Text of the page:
The American Dahlia Society recognizes 16 types of dahlias (Dahlia spp.) in 15 different colors. Dahlias are flowering perennials that grow in U.S. Department of Agriculture plant hardiness zones 8 through 10 -- but if you live in zone 8, you should cover them with a 4- to 6-inch layer of organic mulch to protect them from the cold.
Dahlias grow less than 1 foot to over 6 feet tall. Varieties with two to four stalks grow large blooms. Bushy forms bear clusters of miniature to medium-sized flowers.
Location, Soil and Spacing
Plant dahlias in a spot that gets at least six hours of sun each day and is protected from strong winds. The soil should have a pH of roughly 6.5.
Spade 1 to 1 1/2 pounds of 5-10-5 water-soluble, granular fertilizer into the top 6 inches of 50 square feet of soil two to three weeks before planting dahlias. Water it in well.
When planting, place the dahlia tuber with its eye up to 4 inches below the soil in warm climates and 2 inches deep in cool climates. Space small varieties about 2 feet apart. Allow 3 to 4 feet between large cultivars, with 3 to 4 feet of space between rows.
Put a 1- to 2-inch layer of grass clippings, pine needles, pine bark or compost around the base of dahlias. This mulch will help retain soil moisture and discourage weeds.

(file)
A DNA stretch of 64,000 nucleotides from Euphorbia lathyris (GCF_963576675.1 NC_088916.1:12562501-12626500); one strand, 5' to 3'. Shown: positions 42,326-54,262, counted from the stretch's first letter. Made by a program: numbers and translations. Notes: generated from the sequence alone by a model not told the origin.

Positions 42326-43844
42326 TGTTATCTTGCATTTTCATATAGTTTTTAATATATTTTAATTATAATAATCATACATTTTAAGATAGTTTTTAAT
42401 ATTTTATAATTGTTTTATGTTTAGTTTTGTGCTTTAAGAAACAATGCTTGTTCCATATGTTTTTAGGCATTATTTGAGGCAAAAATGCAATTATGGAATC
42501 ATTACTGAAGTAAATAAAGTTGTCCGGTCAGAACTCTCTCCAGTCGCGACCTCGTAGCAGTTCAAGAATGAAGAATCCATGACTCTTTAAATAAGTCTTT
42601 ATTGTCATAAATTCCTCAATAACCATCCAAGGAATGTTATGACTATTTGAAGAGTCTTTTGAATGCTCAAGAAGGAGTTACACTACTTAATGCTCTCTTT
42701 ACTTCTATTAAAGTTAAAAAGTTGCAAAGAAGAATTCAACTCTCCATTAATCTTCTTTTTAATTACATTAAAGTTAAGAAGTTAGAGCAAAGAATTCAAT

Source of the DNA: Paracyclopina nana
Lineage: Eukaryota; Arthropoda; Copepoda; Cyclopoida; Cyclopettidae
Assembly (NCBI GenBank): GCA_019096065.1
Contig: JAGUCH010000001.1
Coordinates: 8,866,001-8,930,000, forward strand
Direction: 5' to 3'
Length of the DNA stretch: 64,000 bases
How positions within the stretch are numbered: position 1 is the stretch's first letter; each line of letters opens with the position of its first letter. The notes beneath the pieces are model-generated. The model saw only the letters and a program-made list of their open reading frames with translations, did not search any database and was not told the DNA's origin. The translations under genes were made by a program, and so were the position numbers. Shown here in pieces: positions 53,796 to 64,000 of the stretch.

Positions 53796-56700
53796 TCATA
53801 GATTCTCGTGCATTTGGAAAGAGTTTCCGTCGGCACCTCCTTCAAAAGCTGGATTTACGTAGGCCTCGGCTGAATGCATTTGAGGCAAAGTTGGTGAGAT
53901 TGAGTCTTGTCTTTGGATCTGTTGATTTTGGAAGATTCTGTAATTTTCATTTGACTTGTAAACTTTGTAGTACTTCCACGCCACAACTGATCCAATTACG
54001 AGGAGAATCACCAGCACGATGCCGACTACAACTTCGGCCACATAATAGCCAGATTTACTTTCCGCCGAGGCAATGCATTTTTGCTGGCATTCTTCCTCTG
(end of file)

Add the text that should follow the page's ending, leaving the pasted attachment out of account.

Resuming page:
You’ll need to stake dahlias varieties more than 3 feet tall, especially if you live in a hot climate. Drive a 5- to 7-foot-tall stake 1 foot deep.
Fertilizer and Water
After the dahlias sprout, rake 1/2 to 1 cup of 5-10-10 or 1-12-12 water-soluble, granular fertilizer around each plant, being careful not let it touch the stems. Water well. After that, fertilize at the same rate monthly until mid-August, and then stop.
Water dahlias enough so that the soil does not dry out. Soak the soil around the bottom of the plant instead of using a sprinkler.
When a plant reaches about 12 inches high and has three or four pairs of leaves, prune the tip above the top two leaves to encourage the growth of strong side branches.
Sterilize the cutting blades of your pruning shears by soaking them for five minutes in a solution of 1 part household bleach to 3 parts of water. Let them air dry.
If you prune the lateral buds from varieties that grow large flowers, you can make the flowers even larger. You’ll see three buds the size of small peas on the end of each branch. Remove the two side buds to allow the center bud to yield a larger flower. Do not do this with varieties that yield small flowers, but remove all flowers as they die.
If your area gets hard frosts, dig the tubers up after the first frost in fall and store them in a cool, dry place for the winter. Cut them back, leaving a 3- to 4-inch stem on the tubers, and then dig them up and hang them upside down to dry. Knock off the soil, and then put them in a box with a few inches of vermiculite, peat moss or sawdust at the bottom. Store the tubers in a dry location at 40 to 55 degrees Fahrenheit.